Feb. 7 (Bloomberg) -- Swedish bonds underperformed benchmark German debt as investors scaled back bets that the Nordic nation is safer than the euro region’s biggest economy.
The difference between the two countries’ 10-year borrowing costs crossed parity today, the first time since September that Sweden has paid more than Germany to borrow for a decade. Sweden paid as much as 64 basis points less than Germany for 10-year loans in November. The Nordic country’s 3.5 percent note due 2022 yielded 1.879 percent as of 12:38 p.m. in Stockholm, compared with 1.876 percent for similar-maturity German bunds.
“In a period of diminishing concern over a collapse” in the euro region, “there’s less need to hold Swedish bonds, especially since they have been rather expensive to Germany,” said Claes Maahlen, head of trading research at Svenska Handelsbanken AB in Stockholm. Pressure will continue as long as “risk appetite is good,” he said. Sweden’s borrowing costs are unlikely to rise “dramatically” versus Germany, he said.
Risk appetite has returned to Europe, in part after the European Central Bank unleashed 489 billion euros ($638 billion) in three-year loans to banks in December, funds that were in turn funneled into bonds sold by Europe’s most indebted nations including Italy and Spain.
European leaders have agreed to bring forward to July the introduction of a 500 billion-euro permanent bailout fund as euro-area members dispatch 150 billion euros to the International Monetary Fund.
Sweden Vs Italy
The crisis-management efforts have eased concern that the turmoil will spread beyond Greece, Ireland and Portugal -- all three relying on bailouts to stay afloat -- to Italy and Spain.
Sweden’s spread to Italy has narrowed to 374 basis points from as wide as 564 basis points in November. Sweden’s Finance Minister Anders Borg said on Jan. 27 that Italy’s Prime Minister Mario Monti has been a “game-changer” in recognizing the need for structural reforms.
Investors had flocked to AAA rated Sweden, where government debt has shrunk every year since 2009 and the budget is in surplus, to escape the fiscal crisis in the euro region. Sweden, which has stayed out of the single currency since joining the European Union in 1995, boasted the region’s best performing debt maturities of more than 10 years in 2011.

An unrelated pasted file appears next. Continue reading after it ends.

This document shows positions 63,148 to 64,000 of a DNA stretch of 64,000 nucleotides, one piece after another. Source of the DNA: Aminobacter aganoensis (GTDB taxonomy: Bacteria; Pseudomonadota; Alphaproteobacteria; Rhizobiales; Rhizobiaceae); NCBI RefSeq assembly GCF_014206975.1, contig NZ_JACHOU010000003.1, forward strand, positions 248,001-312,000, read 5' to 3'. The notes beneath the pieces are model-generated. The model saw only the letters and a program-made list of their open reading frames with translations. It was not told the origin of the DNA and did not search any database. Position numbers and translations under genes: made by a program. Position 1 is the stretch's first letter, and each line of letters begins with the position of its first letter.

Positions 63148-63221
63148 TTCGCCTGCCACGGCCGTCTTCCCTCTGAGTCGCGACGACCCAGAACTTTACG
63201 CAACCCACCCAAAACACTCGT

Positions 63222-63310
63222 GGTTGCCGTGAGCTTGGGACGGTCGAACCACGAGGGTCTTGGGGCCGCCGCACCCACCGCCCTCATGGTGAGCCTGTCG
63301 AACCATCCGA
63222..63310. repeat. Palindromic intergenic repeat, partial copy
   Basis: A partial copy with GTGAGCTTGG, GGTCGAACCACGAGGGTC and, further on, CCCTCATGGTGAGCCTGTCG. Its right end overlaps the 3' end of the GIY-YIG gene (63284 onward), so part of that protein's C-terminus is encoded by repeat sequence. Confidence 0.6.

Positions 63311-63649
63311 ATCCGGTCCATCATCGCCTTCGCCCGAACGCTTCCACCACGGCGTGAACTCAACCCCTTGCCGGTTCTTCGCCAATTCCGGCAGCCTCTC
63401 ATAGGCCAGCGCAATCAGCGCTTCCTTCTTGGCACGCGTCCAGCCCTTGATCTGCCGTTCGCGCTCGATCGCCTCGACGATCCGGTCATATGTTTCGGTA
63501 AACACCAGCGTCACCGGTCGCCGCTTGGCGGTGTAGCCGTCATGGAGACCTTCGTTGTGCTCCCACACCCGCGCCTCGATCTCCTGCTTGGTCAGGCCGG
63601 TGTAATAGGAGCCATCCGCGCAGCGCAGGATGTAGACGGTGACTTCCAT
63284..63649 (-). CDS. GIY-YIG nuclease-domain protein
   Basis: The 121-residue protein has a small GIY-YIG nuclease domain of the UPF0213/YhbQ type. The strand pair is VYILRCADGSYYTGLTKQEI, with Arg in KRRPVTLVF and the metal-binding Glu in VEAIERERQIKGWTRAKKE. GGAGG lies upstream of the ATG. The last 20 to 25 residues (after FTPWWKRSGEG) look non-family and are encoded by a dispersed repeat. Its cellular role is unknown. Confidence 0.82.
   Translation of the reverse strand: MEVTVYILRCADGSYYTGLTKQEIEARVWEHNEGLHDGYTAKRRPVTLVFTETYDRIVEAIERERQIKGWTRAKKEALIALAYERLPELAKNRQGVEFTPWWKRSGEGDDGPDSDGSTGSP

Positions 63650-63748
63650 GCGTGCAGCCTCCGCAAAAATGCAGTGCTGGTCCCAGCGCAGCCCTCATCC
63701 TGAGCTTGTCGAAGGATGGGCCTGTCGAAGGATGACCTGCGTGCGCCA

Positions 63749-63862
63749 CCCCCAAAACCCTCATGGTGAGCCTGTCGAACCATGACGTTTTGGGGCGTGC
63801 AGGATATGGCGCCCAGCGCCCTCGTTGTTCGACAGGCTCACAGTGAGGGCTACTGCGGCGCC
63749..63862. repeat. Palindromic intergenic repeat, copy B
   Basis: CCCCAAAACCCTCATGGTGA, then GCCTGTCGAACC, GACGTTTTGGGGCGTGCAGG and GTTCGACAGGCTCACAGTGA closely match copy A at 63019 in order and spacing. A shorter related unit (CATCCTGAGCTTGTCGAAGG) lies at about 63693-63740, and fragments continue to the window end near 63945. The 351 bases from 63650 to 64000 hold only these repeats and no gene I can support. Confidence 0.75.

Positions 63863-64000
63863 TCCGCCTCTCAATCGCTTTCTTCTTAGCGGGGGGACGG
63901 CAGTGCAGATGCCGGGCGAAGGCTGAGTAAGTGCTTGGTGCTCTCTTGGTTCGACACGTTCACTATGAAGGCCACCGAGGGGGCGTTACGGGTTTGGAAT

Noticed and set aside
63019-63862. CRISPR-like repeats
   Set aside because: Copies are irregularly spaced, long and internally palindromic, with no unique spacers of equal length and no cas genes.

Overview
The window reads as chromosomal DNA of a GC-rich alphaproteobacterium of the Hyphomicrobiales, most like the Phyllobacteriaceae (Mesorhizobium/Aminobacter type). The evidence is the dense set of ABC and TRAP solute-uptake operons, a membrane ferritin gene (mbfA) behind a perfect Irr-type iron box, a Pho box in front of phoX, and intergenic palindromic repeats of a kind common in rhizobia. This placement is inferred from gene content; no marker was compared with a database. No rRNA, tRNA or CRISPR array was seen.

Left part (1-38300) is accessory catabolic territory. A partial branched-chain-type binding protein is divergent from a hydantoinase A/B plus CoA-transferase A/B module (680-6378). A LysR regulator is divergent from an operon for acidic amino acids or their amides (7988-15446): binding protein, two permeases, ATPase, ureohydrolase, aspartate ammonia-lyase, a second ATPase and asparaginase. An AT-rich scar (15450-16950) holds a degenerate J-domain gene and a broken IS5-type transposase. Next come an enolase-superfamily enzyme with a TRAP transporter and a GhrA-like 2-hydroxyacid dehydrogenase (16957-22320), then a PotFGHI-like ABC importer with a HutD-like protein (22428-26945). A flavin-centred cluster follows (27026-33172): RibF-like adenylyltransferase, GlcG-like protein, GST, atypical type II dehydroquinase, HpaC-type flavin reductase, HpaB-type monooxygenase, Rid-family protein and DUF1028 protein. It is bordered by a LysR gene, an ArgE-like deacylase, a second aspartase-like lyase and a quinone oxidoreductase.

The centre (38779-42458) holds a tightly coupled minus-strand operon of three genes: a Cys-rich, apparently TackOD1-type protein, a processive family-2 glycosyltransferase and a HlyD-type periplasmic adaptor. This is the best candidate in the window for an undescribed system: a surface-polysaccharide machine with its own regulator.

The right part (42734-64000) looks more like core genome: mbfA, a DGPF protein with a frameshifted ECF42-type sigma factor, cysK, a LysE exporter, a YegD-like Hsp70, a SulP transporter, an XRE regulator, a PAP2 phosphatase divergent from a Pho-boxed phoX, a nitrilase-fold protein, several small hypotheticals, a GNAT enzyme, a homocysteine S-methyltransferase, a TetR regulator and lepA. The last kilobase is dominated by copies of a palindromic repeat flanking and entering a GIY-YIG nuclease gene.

Sweden will post a 0.7 percent budget surplus of gross domestic product this year as debt dwindles to 34.6 percent of GDP, the European Commission said on Nov. 10. The average debt load in the euro area will swell to 90.4 percent this year, according to the commission.
Sweden’s economy, home to companies such as wireless network maker Ericsson AB and appliance maker Electrolux AB, will expand 1.4 percent in 2012, more than twice the 0.5 percent rate in the euro area, according to the commission.
Signs that Europe’s crisis may be abating have also prompted investors to scale back predictions for rate cuts in Sweden. Interest rate futures show traders expect the central bank to lower its benchmark rate to 1.15 percent by December 2012. At the end of last year, traders bet the rate would fall as low as 0.75 percent.
Sweden’s central bank in December cut its rate by a quarter-point to 1.75 percent, the first reduction since 2009, to protect the economy from the fallout of the debt crisis. The bank cut its forecast for economic growth this year to 1.3 percent and estimated growth will be 2.3 percent in 2013.
Still, investors may be underestimating the implication the economic slowdown will have for bond issuance, Maahlen said.
Sweden’s debt agency said in October it will issue 35 billion kronor in nominal government debt this year, up from a May forecast of 22 billion kronor. The agency issues a new forecast on March 6.
“The supply bit hasn’t entered the mindset yet,” Maahlen said. “In the second half we will see more supply in Sweden and a raised borrowing need forecast from the debt office. It will be significant.”
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